7 Ways to Control Your Career in 2012

Use these tips to succeed with your career goals in 2012.

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If you're looking for a job, then the new year requires a fresh focus. You want to keep ahead of the game to make sure you manage your own career. Cal Brown, author of When Life Strikes: Weathering Financial Storms, offers the following suggestions to help you maintain control and succeed with your career goals in 2012.

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1. Don't be complacent. Even if your company is solid and your industry is in a growth trend, you should always have a plan B. Ask yourself, "How can I earn income if I lose my job?" Don't be caught off guard; always think about how to replace your income. Identify your most marketable skills, your education and experience, and document your accomplishments. Focus on your interests (including your hobbies and extra-curricular activities), geographical preferences, and your financial situation. Reduce or eliminate debt and do your best to create a cash reserve.

2. Go back to school. Before you choose a degree program, do your research and learn what firms regularly recruit from your potential school. Be definitive in your planning—select a college or program that will stack the odds in your favor.

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3. Think about tax implications. There are a wide assortment of jobs within any industry, and a tremendous variety within any company. Brown suggests you examine the Schedule C tax form, which is used by those who are self-employed. He says, "There are numerous 'principal business or professional activity' codes. This list is not exhaustive, but it gives you a sense of the significant number of occupations at work in our economy. The opportunities in this country are staggering."

4. Carefully consider trends for future growth. Your goal should be to land a job with a firm and an industry that is either growing or poised for growth. Brown notes, "Anything else is a slow and certain death, career-wise." Do your due diligence; research the company. First, carefully evaluate the organization's website. If it is a public company, you should be able to access its annual report. Critically review the site, the "About Us" page, and information regarding who is in charge. What can you learn about the company's board of directors and management team? (Tip: Google their names and take a look at the top players' LinkedIn profiles to learn more.)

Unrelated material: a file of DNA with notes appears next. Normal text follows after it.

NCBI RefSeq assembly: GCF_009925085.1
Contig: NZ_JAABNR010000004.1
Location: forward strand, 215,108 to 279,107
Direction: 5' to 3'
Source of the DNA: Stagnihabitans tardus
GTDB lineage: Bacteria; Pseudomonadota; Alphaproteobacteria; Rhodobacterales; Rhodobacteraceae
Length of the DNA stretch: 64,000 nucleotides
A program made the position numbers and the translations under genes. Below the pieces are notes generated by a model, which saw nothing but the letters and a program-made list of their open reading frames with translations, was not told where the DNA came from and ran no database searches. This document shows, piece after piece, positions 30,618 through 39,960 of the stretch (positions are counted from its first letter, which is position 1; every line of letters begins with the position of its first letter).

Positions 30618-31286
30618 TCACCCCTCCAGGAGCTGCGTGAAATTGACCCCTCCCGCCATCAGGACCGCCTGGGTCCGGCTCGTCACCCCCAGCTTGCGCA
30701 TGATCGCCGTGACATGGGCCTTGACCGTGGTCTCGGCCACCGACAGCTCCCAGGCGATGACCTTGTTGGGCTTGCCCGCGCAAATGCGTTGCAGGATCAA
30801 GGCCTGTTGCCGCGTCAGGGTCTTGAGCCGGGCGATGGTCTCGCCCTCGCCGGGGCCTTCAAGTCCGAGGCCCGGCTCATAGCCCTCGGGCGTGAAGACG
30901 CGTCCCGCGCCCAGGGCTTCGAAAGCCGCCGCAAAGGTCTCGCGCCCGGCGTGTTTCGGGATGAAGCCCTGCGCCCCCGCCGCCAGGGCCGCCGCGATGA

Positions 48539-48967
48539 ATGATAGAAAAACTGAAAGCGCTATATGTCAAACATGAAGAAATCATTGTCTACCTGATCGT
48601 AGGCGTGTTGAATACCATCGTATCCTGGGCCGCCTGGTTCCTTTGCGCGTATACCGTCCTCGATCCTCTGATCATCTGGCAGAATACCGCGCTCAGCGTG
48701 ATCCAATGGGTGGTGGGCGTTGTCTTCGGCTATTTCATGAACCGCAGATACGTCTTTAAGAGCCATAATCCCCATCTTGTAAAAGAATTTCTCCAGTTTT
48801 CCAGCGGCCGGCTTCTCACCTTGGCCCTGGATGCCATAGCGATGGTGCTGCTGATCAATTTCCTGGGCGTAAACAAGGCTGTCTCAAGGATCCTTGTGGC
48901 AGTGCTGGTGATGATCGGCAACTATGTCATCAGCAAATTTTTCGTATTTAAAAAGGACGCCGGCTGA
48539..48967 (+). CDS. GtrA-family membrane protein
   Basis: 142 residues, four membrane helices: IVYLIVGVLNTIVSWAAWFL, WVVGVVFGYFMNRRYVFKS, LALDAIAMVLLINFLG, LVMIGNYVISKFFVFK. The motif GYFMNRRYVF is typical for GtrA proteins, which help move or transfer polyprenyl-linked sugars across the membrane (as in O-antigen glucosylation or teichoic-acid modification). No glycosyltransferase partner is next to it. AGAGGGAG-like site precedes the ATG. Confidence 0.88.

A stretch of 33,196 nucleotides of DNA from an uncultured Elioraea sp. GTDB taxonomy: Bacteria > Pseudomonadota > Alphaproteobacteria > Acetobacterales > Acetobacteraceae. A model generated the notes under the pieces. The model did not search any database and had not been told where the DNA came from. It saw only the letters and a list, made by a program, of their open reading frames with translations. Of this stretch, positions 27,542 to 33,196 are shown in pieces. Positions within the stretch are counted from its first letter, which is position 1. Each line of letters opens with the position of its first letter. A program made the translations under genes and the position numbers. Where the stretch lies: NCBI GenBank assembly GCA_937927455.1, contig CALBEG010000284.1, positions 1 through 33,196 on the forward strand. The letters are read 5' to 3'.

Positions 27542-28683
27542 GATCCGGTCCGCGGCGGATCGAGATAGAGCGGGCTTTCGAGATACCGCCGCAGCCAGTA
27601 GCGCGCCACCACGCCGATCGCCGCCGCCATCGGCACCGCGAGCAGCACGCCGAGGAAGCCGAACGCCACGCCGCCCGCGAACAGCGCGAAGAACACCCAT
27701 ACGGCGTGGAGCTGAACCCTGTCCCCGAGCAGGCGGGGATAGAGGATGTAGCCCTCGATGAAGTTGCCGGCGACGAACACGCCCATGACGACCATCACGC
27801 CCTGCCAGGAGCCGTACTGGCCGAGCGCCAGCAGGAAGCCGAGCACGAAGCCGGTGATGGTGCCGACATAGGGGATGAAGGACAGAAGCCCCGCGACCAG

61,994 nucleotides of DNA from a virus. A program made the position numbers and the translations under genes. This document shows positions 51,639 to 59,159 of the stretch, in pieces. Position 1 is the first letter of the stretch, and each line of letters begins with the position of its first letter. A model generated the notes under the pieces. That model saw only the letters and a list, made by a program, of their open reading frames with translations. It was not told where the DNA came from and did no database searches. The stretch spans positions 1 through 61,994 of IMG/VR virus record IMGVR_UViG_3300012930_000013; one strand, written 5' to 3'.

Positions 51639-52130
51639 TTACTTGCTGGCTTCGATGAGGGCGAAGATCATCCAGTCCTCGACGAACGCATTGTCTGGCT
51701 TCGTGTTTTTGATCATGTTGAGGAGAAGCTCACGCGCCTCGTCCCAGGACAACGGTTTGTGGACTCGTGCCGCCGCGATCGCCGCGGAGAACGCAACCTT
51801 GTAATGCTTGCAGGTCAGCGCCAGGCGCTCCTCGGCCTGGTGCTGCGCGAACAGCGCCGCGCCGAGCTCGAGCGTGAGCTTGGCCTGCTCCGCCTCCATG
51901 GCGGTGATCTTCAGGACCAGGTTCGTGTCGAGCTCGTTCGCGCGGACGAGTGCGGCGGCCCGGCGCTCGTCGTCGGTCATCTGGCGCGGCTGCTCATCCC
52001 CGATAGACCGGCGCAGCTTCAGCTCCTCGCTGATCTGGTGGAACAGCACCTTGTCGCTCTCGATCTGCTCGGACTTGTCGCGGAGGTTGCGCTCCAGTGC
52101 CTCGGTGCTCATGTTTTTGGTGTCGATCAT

Don't stop at the company's website. Check out resources such as Hoovers.com, which compares public corporations and can provide insights into where the organization stands relative to competitors. Vault.com is another resource to identify company standings. You can also Google your target employer to help identify useful information. Do an in-depth search and you may find lawsuits or personnel information to help you evaluate an organization's potential longevity. Brown suggests searching by company name and revenue growth to find useful data.

Other ways of determining current and future trends include industry publications, general business magazines, and major media newspapers and magazines. But beware; you are looking for long-term growth, not "flash in the pan," short-term blips.

5. Networking is an inexact science, but it works. Brown says, "Will texting and social media replace person-to-person contact? I doubt it. There is just no substitute for getting to know people and expanding your network. I'm not talking about going to one event once a year; effective networking is regular, consistent attendance at meetings and social events throughout the year, indeed several years."

In addition, Brown says, "If you have proven your mettle as an intelligent, ambitious, reliable person, someone will want you, but, be forewarned, results will not come overnight. It is consistency and quality over time that will produce your desired outcome."

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6. Stand above the crowd. Your resume and job search materials need to have some unique characteristics to stand out from the pack. Brown says, "What is it? Why are you different (in a good way)? Every firm should have a unique selling proposition: why shouldn't you?"

7. Don't limit yourself by geography. You could curb your earning potential if you are unwilling (or unable) to move. According to Brown, he once changed jobs to stay in Atlanta rather than get transferred to Houston. "My former college professor assisted me greatly but warned that my decision to not leave Atlanta would be a very expensive decision," he says. "And he was right."

Twitter: @USNewsCareers

Miriam Salpeter is a job search and social media consultant, career coach, author, speaker, resume writer and owner of Keppie Careers. She is author of Social Networking for Career Success. Miriam teaches job seekers and entrepreneurs how to incorporate social media tools along with traditional strategies to empower their success. Connect with her via Twitter @Keppie_Careers.